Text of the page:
Since December revelation that hackers raped computer management software company SolarWinds, along with countless numbers of its clients, Russia has been the prime suspect. But even though U.S. officials have pinned down the attack on the Kremlin with varying degrees of certainty, no technical evidence has been released to support these conclusions. Today, Russian cybersecurity firm Kaspersky revealed the first verifiable clues – three of them, in fact – that seem to link SolarWinds hackers and a known Russian cyberespionage group.
Monday morning, Kaspersky published new evidence technical similarities between the malware used by the mysterious SolarWinds hackers, known by security industry names including UNC2452 and Dark Halo, and the well-known hacker group Turla, of Russian origin and also known under the names of Venomous Bear and Snake. The group is widely believed to be working on on behalf of the FSB, Russia’s successor to the KGB, and has led decades of espionage-focused hacking. Kaspersky researchers have made it clear that they are not claiming UNC2452 East Turla; in fact, they have reason to believe that the SolarWinds pirates and Turla are not the same. But they say their findings suggest that at least one group of hackers “inspired” the other, and that they may have common members among themselves or a shared software developer who builds their malware.
Kaspersky researchers have discovered three similarities between a UNC2452 backdoor program known as SunBurst and five-year-old Turla malware called Kazuar, which was first discovered by security researchers at Palo Alto Networks in 2017. The head of Kaspersky’s global research and analysis team, Costin Raiu, notes that the three similarities between hacker tools are not identical pieces of code, but rather revealing techniques that the two have incorporated. It actually makes the connection more meaningful, Raiu argues. “It’s not a cut and paste effort. It’s more like I’m a programmer and I write tools, and they ask me to write something similar, I’ll write it with the same. philosophy, ”says Raiu. “It’s more handwriting. This handwriting or style spreads to different projects written by the same person.”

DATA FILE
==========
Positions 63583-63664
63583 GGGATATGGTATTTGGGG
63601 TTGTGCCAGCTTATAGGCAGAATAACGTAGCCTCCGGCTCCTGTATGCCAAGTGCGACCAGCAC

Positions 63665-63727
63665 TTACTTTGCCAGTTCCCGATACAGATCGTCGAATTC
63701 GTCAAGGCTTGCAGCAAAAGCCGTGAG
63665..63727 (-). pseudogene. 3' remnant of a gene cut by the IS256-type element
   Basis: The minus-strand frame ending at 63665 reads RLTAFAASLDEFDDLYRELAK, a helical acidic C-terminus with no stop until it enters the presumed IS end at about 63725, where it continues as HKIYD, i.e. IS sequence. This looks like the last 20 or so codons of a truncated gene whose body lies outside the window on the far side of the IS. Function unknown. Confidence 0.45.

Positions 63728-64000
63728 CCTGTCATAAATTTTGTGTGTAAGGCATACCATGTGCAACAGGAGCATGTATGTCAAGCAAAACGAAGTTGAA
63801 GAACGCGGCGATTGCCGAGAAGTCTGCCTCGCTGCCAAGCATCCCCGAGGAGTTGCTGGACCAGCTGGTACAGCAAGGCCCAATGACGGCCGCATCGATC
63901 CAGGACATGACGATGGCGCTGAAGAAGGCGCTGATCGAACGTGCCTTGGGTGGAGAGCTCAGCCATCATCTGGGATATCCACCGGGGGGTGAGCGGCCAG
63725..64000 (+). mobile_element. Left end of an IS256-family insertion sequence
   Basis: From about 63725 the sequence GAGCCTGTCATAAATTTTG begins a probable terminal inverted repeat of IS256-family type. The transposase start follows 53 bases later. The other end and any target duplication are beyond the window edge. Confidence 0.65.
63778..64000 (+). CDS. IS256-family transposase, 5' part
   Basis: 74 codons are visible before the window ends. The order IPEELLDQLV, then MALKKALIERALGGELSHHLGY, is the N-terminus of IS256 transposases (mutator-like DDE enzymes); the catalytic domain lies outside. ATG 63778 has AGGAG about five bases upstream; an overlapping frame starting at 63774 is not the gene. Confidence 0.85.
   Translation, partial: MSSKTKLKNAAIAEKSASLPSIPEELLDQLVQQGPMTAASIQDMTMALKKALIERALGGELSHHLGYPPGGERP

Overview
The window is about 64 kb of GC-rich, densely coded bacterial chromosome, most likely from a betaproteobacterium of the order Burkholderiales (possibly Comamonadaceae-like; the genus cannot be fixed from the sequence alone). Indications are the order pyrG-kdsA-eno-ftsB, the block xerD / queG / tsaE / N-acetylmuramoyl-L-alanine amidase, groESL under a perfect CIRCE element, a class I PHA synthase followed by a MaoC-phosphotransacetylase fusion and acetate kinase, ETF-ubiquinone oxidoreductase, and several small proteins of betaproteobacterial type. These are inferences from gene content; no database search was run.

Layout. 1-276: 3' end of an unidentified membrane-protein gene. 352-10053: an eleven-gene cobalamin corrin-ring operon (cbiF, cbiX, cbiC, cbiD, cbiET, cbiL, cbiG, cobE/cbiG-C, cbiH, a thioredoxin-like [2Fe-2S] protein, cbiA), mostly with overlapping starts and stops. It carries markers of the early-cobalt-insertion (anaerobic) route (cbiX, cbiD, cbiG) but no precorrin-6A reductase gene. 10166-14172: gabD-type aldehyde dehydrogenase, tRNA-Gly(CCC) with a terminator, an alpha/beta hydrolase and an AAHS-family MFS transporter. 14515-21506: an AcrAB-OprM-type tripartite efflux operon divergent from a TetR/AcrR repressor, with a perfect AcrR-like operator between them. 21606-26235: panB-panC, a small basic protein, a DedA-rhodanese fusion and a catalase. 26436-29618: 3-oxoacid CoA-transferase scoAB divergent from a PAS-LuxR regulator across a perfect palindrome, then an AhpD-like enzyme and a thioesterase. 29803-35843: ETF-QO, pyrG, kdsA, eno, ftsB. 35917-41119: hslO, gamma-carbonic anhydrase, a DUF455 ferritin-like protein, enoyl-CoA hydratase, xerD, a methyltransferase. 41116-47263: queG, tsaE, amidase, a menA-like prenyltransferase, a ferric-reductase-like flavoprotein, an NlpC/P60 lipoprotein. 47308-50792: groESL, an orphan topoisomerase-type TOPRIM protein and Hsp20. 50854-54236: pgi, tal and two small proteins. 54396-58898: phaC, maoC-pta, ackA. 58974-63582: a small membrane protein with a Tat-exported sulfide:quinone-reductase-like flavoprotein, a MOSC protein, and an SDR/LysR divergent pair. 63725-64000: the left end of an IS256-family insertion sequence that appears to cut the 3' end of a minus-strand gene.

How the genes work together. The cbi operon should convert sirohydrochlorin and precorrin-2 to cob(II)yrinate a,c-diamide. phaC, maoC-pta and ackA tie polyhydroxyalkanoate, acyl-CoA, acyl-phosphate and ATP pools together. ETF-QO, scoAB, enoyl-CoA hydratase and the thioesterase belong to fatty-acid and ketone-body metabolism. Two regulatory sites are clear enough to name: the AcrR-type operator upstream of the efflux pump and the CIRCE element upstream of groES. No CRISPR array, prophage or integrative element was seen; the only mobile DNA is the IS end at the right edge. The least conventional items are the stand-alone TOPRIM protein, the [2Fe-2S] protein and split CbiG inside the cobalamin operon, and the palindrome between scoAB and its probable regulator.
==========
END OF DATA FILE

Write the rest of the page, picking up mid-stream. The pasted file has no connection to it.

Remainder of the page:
Since the SolarWinds flaw was first discovered, Kaspersky says it has searched its malware archives for connections. It was only after weeks of examining past malware samples that one of its researchers, Georgy Kucherin, 18, was able to find the connections to Kazuar, which had been hidden by the techniques used by Turla. to obscure its code. Kucherin has now discovered that Kazuar and Sunburst use a very similar cryptographic technique throughout their code: in particular, a 64-bit hash algorithm called FNV-1a, with an additional step called XOR to modify the data. Both malware also used the same cryptographic process to generate unique identifiers in order to track different victims, in this case an MD5 hash followed by an XOR.
Finally, the two malware specimens used the same mathematical function to determine a random “sleep time” before the malware communicated to a command control server in an attempt to evade detection. These timescales could be as long as two weeks for Sunburst and as long as four weeks for Kazuar, unusually long timescales that indicate a similar level of patience and discretion built into the tools.
Together, these three matches in malware functionality are probably more than a coincidence, says Kaspersky’s Raiu. “Each of these three similarities, if you take it alone, is not that rare,” he says. “Two of these similarities, it doesn’t happen every day. Three is really an interesting finding.”
More than just “interesting”, these connections represent a “great find,” says Dmitri Alperovitch, co-founder and former chief technology officer of security firm CrowdStrike. “This confirms the attribution at least to Russian intelligence,” Alperovich said.